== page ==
Fishbourne Roman Palace. Where is Chichester?. Modern-day Chichester, known in Roman times as Noviomagus, is located in southern England in West Sussex. Chichester. Where is Fishbourne?.
Modern-day Chichester, known in Roman times as Noviomagus, is located in southern England in West Sussex.
The village of Fishbourne, where the remains of a vast palace have been discovered, is located 2 miles west of Chichester. Approximately 2000 people lived in the village in the year 2001.
The earliest remains at Fishbourne
date back to the Claudian invasion
of Britain in 43 AD.
-Discovery of a granary, helmets, and weapon shards indicate the presence of soldiers in the area.
-These soldiers might have belonged to the 2nd Legion, which had attacked the Durotriges tribe under the leadership of the general Vespasian.
-Because a harbor was located nearby, archaeologists believe that Fishbourne was first used as a supply base and military port for the invading Roman armies.
After the Roman soldiers moved inland, a number of physical improvements were made to the site:
-roads were resurfaced - drainage improved
-a harbor was developed
-in the late 60s AD, a villa with its own bath complex was constructed
-Around 75 AD, 10 acres of land was clear and landscaped.
-Over the next few years, a vast number of builders and craftsmen lived on the site as they built the palace.
-Craftsmen were brought in from all over the empire, including: mosaic makers plasterers marble workers painters carpenters ironsmiths hydraulic engineers (for building fountains)
-Although the builders tried to find as many materials as possible from local sources, other supplies were imported from all over the empire.
No one is absolutely sure why the palace was rebuilt on such a massive scale, or who lived in it.
Since the client king Tiberius Claudius Cogidubnus was active in the local area, it is possible that he lived in the palace.
According to one theory, Vespasian might have wanted to honor Cogidubnus’ loyalty during the earlier Roman invasion and thus rewarded him with his monumental palace.
The originial palace covered 5.6 acres, contained more than 100
rooms (most with mosaic floors) and was as large as the great
imperial palaces on the Palatine Hill in Rome.
-It occupied as much land as Buckingham Palace currently does
The north wing contained suites of rooms for guests to enjoy when they visited
The west wing was built on a platform 5 feet higher than the rest of the palace. In the center was the reception hall; other rooms in this wing were used as offices.
Visitors entered the palace through the entrance hall in the east wing. The east wing also contained rooms for less important guests.
The southern wing most likely contained a suite of rooms for Cogidubnus and his family.
The bathhouse in the south east corner was part of the original villa
-The open area between the 4 wings was 100 by 80 yards (more than a football field).
-This area was laid out as a formal garden (think of the gardens at Colonial Williamsburg), with short grass, box hedges, fruit trees, climbing plants, and all kinds of flowers.
-Underground pipes brought water to fountains, and small statues were placed throughout the garden.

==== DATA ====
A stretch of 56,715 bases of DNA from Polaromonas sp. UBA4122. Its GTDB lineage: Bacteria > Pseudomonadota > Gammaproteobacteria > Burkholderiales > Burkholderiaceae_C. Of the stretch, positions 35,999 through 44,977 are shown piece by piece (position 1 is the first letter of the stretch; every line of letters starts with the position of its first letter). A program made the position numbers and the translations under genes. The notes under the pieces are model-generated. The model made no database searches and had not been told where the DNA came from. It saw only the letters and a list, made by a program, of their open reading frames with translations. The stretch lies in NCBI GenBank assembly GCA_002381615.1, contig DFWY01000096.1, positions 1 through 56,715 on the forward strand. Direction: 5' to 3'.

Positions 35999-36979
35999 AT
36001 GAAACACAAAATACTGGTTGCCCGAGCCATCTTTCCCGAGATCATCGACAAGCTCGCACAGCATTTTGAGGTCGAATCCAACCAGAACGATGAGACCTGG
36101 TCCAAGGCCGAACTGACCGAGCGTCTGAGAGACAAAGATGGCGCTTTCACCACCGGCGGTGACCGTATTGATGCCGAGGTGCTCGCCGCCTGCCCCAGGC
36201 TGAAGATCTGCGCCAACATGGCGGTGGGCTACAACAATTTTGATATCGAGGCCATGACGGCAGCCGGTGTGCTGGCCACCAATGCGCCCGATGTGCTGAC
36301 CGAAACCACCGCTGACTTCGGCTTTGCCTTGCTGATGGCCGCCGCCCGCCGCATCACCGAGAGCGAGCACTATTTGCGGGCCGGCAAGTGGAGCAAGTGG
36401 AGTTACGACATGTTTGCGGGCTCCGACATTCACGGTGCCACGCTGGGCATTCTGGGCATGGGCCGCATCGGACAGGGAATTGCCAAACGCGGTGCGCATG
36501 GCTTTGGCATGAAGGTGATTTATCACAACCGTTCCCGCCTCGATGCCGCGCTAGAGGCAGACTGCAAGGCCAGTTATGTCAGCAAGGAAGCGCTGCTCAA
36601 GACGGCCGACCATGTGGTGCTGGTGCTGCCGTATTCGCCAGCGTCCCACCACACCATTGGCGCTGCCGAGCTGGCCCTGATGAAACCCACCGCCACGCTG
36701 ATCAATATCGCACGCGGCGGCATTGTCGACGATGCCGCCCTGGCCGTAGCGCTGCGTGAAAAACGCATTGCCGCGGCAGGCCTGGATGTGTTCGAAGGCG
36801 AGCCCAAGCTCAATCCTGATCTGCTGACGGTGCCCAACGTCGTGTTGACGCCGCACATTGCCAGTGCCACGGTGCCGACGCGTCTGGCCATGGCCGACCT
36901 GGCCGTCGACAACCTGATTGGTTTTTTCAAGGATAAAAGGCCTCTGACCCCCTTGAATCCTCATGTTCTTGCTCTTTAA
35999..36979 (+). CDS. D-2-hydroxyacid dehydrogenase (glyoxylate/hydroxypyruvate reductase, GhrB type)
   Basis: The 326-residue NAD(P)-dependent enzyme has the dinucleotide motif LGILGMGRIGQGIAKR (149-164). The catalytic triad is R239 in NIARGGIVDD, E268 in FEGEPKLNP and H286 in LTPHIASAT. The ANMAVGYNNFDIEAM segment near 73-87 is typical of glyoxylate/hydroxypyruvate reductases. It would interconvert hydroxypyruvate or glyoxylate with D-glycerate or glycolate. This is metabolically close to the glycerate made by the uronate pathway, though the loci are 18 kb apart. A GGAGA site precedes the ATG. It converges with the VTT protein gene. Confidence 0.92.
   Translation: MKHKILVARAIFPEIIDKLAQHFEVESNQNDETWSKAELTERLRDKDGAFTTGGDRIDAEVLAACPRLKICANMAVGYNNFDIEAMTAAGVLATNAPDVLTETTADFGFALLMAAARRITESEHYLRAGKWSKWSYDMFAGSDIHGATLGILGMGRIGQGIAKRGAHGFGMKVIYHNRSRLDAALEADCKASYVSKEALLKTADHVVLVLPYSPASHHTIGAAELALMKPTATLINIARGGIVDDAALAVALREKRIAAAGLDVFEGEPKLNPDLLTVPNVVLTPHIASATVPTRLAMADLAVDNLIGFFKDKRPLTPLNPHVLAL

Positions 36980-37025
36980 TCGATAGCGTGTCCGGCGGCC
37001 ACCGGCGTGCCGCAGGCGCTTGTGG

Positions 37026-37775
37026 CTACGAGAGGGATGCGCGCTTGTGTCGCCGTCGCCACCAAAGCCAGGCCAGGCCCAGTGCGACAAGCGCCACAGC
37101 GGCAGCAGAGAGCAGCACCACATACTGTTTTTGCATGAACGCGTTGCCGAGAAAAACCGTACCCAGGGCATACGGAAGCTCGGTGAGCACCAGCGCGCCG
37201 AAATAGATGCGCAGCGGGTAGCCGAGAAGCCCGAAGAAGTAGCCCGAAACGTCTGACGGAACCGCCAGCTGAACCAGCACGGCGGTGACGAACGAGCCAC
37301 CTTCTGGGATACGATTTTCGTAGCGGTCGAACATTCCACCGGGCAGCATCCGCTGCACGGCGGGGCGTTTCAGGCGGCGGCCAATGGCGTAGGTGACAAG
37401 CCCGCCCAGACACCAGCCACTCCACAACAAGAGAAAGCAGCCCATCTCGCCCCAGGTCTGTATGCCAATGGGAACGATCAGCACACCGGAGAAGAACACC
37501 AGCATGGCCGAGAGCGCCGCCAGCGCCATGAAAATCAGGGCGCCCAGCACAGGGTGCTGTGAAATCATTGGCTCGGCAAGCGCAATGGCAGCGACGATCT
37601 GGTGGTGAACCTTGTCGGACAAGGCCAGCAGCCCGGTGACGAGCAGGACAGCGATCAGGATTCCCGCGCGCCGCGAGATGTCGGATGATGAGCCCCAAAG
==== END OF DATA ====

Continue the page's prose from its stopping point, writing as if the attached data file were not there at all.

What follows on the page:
-The gardens were arranged in the most fashionable Italian style.
-Between 100 and 280 AD, numerous renovations (both major and minor) were made to the palace and the grounds. By the end of the 3rd century little of the palace would have been recognizable to those who knew Cogidubnus.
-We are not sure who lived in the palace during these centuries.
-Archaeological evidence indicates that major renovations were underway when a huge fire broke out and destroyed the entire building in 280 AD. The palace was not rebuilt.
-In the late 4th or 5th century bodies were being buried in the rubble.
-By the Saxon period all that remained was a single slope of land.
-In the 1800s and early 1900s, mosaics and other remains were discovered at the site, but no one realized their full significance.
-The palace itself was discovered in 1960, when workers digging a trench for a water-main pipe began to unearth mosaics.
-Major excavations were carried out between 1961-1969; other excavations have taken place as warranted by new discoveries.
-The museum was opened to the public in 1968.
The palace located ½ mile from the Fishbourne Railway Station
-Once you leave the station, you walk past some houses and the Fishbourne C.E. Primary School
Then you arrive at the museum
Only the north wing has been well excavated. Half of the garden area has been restored, as the other half lies buried under modern houses and gardens. The southern wing is currently covered by the A259 road, which runs from Folkestone to Emsworth.
Building covering north wing
Houses where south wing was
Today the north wing remains (which contained suits of rooms for important guests) are housed under a large cover building. The mosaics and hypocaust systems have been excavated and visitors can walk around the wing to better explore these remains.
-Over 360,000 tesserae make up the Cupid and a Dolphin mosaic
-The red tesserae are red pottery shards imported from Gaul
In the north wing, visitors can see this hypocaust (sub-floor heating system) that was under construction when the building burned down in the late 200s AD
Several skeletons, dating
to the late 3rd century AD
(much later than King
Cogidubnus) have been
discovered in the north
where the reception hall would have been
Today the south wing (which probably contained quarters for the King and his family) lies buried beneath a neighborhood and a motorway (highway)
-Steps to the reception hall. On the other side of the hedges on the left is the modern houses.